Please join British, Irish and Empire Studies at the University of Texas at Austin for the penultimate session of our virtual series, "Eat, Drink & Be Merry? The Politics of Food & Drink." Scholars Janam Mukherjee of Toronto Metropolitan University and Niamh Ann Kelly of Technological University Dublin will discuss the role of famine in the politics of food and drink. Kelly will explore “Expanding Archives of Food Insecurity: Commemorative Visual Culture of Famine in Ireland.” Mukherjee will examine “The Uses of Famine: Starvation and Society in 1940s Bengal.” Food aid expert Erin Lentz of UT's Lyndon B. Johnson School of Public Affairs will chair. Please note that this session is scheduled for an unusual date and time: Thursday, December 1, at 1 p.m. Austin time, 7 p.m. GMT.
Please register in advance using this link:
After registering, you will receive a confirmation email containing information about joining the meeting.
Questions? Email BIES staff at Marian.Barber@austin.utexas.edu.
The speakers offer more about their presentations:
Kelly: Analysing the representation of famine on the island of Ireland through commemorative visual culture highlights geo-specifically inscribed grievous histories of dispossession that, while conditioned by a subsistence precarity which was predicated on the colonization of economic life through the expansion of the British Empire, were subsequently, for most of a century and a half, re-marginalized in mainstream historical practices. The excuse of apparent lack of material and artefactual remnants, has since been recuperated as this mid-nineteenth century famine is now mediated through diverse representational practices, often triggered by declarative commemorative time periods. Exemplars of visual and material commemorative cultures render the sustained significance of this historical famine and so offer ongoing potential to comprehend the devastation of lives lived and lost in ruinous contexts of food insecurity.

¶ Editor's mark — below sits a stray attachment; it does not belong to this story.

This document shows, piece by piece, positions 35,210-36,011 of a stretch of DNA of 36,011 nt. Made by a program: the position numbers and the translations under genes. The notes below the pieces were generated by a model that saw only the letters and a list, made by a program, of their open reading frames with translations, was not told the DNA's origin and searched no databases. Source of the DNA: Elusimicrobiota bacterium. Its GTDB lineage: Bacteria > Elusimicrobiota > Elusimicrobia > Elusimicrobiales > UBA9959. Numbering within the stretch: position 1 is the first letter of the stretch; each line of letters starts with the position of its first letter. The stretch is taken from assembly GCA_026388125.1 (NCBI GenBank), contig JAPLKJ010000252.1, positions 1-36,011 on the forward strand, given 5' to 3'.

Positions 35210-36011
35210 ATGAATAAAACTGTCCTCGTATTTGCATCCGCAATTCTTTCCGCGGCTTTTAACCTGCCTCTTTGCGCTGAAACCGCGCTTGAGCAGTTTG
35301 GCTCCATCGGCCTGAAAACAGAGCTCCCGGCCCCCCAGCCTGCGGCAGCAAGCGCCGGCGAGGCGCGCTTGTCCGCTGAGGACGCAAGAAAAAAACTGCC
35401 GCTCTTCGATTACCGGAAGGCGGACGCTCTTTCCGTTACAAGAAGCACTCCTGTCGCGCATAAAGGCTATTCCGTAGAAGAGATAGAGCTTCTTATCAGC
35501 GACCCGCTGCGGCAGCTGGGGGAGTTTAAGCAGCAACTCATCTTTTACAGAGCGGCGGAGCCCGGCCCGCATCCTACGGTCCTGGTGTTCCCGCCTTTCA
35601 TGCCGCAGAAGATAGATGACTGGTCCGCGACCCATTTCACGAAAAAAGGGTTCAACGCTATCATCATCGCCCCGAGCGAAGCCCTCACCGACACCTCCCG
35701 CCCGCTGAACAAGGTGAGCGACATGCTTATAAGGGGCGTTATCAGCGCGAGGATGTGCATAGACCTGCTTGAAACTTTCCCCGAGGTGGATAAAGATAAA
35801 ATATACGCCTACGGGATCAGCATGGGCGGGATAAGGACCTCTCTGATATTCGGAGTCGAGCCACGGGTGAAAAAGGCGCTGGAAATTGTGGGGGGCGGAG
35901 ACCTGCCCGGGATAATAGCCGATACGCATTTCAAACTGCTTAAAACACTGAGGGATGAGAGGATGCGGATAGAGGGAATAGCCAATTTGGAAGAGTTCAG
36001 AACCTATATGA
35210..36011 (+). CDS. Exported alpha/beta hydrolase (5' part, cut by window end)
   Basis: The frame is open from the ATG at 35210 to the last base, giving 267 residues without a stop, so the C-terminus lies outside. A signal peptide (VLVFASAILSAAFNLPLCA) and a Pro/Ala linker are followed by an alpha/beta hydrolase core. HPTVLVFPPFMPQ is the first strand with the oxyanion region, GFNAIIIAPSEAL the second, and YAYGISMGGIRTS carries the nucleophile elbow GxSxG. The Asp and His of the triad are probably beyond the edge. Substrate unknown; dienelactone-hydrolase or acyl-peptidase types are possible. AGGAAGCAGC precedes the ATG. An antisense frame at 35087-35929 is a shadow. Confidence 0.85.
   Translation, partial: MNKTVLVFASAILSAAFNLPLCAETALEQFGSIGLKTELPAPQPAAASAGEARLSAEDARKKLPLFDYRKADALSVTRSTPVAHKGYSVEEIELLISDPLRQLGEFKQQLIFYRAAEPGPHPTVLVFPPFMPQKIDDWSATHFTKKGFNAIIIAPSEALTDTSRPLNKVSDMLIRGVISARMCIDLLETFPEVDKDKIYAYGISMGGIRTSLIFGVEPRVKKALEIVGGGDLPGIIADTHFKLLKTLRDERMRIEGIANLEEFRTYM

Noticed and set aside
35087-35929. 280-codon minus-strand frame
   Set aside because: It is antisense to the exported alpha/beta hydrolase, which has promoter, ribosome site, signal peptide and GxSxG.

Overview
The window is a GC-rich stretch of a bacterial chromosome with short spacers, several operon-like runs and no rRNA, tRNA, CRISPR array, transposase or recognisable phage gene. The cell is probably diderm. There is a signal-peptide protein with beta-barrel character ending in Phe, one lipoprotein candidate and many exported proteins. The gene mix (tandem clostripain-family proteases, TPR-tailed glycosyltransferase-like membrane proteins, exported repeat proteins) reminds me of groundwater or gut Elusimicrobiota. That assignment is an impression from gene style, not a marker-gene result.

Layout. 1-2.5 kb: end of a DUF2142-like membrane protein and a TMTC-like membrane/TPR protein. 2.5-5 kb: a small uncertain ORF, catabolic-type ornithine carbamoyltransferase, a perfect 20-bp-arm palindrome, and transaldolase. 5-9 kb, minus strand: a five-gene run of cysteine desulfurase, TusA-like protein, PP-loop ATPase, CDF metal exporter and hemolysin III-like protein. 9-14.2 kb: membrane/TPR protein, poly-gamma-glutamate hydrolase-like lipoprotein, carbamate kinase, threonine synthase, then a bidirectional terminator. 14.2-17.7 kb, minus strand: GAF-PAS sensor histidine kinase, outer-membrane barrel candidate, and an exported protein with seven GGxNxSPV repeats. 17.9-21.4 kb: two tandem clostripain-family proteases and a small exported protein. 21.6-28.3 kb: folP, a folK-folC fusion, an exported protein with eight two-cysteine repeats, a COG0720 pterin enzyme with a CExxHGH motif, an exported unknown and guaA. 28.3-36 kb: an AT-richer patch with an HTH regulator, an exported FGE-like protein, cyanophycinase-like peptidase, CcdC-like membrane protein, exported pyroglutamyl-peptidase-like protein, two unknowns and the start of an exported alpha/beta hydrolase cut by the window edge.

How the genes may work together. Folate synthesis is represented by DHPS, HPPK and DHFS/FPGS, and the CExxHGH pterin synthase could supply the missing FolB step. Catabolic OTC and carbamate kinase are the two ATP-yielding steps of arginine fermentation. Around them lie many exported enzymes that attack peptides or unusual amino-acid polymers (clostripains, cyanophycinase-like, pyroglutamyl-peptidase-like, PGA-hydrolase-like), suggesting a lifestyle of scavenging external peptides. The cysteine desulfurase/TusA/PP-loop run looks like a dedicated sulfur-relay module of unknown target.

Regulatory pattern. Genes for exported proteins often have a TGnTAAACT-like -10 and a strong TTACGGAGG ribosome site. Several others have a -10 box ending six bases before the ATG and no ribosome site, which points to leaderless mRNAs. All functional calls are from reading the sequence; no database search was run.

Mukherjee: The primary scholarly focus on colonial famines is most often dedicated to questions of mortality and causation. How many many people died? Who were the victims? And who is to blame for mass starvation? Much less studied are questions about the impacts of famine on social, political and economic structures. What changes does mass starvation broker in terms of social identification, political mobilization and economic relations? This talk will focus on the "after-life," so to speak, of the Bengal Famine of 1943, examining how famine in mid-century Bengal radically altered the sociopolitical landscape of India on the very eve of independence and partition.
Marian J. Barber, PhD, Assistant to the Director, British, Irish & Empire Studies, The University of Texas at Austin